Playbill Vault’s Today in Theater History: September 2


1918 A stage adaptation of Booth Tarkington’s popular Penrod stories proves a bust. Opening at the Punch and Judy Theatre, it offers only 48 performances.

1924 The operetta Rose mary opens at the Imperial Theater. Rudolf Friml and Herbert Stothart wrote the music, and Oscar Hammerstein II and Otto Harbach the book and lyrics. It organizes 557 performances and enjoys a long life in tours and regional productions.

1948 don’t listen ladies opens at the St. James Theater in London. Constance Cummings and Denholm Elliott lead the cast. It lasts almost seven months.

1958 President Dwight D. Eisenhower signs a bill to create a National Center for the Performing Arts in Washington, D.C. Later the center is named The John F. Kennedy Center for the Performing Arts.

2000 Bernadette Peters, who won a Tony Award for the title role of Annie Oakley in Irving Berlin’s classic musical, Annie Take your gun, hangs up her case as she steps down from the role she’s played since the revival opened on March 4, 1999. Its leading man, Tom Wopat, also steps down as Frank Butler. They are replaced by Cheryl Ladd and Patrick Cassidy, then country singer Reba McEntire and Brent Barrett.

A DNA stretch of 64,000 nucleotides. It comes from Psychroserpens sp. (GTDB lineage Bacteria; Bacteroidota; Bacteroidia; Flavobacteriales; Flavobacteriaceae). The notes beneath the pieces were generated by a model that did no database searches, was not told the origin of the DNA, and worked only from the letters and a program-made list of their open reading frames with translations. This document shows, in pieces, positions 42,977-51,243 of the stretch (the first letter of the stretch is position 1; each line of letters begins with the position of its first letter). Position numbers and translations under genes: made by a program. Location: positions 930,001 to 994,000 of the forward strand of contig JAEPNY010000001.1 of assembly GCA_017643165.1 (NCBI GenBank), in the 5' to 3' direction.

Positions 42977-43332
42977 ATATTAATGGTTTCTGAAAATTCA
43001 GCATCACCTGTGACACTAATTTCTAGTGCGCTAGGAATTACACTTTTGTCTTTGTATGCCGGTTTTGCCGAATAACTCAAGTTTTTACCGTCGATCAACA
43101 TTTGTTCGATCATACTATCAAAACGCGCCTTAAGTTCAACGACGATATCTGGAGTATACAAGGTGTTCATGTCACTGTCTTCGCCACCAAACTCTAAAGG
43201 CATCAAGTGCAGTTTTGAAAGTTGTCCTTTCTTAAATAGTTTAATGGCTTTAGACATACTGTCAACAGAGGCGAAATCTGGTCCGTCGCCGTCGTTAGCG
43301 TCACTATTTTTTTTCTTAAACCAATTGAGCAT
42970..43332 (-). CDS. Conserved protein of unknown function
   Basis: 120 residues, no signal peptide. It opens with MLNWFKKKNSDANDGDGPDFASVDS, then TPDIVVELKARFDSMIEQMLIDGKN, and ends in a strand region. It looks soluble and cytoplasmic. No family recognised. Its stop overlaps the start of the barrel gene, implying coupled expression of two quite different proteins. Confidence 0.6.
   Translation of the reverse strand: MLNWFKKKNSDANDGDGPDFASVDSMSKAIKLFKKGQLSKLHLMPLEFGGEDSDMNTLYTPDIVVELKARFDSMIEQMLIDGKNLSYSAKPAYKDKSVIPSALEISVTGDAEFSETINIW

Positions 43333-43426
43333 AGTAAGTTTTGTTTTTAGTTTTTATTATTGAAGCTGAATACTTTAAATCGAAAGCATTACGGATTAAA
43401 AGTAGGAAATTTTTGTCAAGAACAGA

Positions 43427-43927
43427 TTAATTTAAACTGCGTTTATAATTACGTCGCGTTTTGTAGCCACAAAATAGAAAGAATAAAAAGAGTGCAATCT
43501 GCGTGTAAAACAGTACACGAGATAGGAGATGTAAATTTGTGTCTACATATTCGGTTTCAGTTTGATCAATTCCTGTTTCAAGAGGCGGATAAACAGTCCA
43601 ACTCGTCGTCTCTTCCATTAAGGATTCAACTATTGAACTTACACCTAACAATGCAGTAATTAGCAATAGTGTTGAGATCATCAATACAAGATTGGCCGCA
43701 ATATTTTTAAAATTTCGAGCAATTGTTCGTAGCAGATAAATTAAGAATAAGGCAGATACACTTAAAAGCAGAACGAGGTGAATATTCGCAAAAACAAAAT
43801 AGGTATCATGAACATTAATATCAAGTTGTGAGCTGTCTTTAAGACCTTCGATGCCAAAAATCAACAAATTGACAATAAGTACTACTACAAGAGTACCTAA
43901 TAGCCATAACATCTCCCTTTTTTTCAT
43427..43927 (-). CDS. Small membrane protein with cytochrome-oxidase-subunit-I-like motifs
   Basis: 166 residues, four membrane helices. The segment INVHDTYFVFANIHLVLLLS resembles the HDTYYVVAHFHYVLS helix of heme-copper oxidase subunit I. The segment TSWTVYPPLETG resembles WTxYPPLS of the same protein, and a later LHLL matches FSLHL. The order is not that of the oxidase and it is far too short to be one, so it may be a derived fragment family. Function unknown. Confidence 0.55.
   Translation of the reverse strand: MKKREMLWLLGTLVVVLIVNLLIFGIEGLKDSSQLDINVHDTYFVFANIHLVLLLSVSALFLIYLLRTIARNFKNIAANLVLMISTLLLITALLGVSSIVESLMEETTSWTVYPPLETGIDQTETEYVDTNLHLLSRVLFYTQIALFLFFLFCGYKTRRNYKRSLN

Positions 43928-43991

2003 The successful Paris/Monaco musical bio of the artist Pablo Picasso, The life in blue, has its US premiere at the Walnut Street Theater in Philadelphia. Jeffrey Coon plays the role of Picasso.

2014 Andrea Martin, who won the 2013 Tony, Drama Desk and Outer Critics Circle awards for her performance as Berthe in the Tony Award revival Pippin apple, returns to the role for a limited 24-performance engagement.

Today’s birthdays: Jean Dalrymple (1902-1998); Marge Champion (b. 1919); Dominic Chianese (b. 1934); PJ Benjamin (b. 1951); Caroline O’Connor (born 1962); Chad Kimball 1976. Joshua Henry (born 1984).

Watch the highlights of Tony Award-nominated Chad Kimball’s performance in Memphis:

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